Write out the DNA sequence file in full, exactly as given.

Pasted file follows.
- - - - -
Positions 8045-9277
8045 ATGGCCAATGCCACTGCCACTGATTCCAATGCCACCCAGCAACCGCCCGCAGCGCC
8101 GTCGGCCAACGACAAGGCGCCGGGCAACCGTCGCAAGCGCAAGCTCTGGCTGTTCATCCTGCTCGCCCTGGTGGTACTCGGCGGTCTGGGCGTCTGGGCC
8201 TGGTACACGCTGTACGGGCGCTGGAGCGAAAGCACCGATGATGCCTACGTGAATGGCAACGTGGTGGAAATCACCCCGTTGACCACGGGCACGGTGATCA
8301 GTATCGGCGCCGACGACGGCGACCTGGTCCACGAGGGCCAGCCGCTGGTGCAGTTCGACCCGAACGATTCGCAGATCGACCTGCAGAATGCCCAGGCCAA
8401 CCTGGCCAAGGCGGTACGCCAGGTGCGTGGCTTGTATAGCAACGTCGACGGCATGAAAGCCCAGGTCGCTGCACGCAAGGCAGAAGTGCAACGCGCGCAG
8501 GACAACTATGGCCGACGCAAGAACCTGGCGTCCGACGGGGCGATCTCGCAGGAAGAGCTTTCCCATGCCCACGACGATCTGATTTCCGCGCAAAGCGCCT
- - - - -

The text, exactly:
Positions 8045-9277
8045 ATGGCCAATGCCACTGCCACTGATTCCAATGCCACCCAGCAACCGCCCGCAGCGCC
8101 GTCGGCCAACGACAAGGCGCCGGGCAACCGTCGCAAGCGCAAGCTCTGGCTGTTCATCCTGCTCGCCCTGGTGGTACTCGGCGGTCTGGGCGTCTGGGCC
8201 TGGTACACGCTGTACGGGCGCTGGAGCGAAAGCACCGATGATGCCTACGTGAATGGCAACGTGGTGGAAATCACCCCGTTGACCACGGGCACGGTGATCA
8301 GTATCGGCGCCGACGACGGCGACCTGGTCCACGAGGGCCAGCCGCTGGTGCAGTTCGACCCGAACGATTCGCAGATCGACCTGCAGAATGCCCAGGCCAA
8401 CCTGGCCAAGGCGGTACGCCAGGTGCGTGGCTTGTATAGCAACGTCGACGGCATGAAAGCCCAGGTCGCTGCACGCAAGGCAGAAGTGCAACGCGCGCAG
8501 GACAACTATGGCCGACGCAAGAACCTGGCGTCCGACGGGGCGATCTCGCAGGAAGAGCTTTCCCATGCCCACGACGATCTGATTTCCGCGCAAAGCGCCT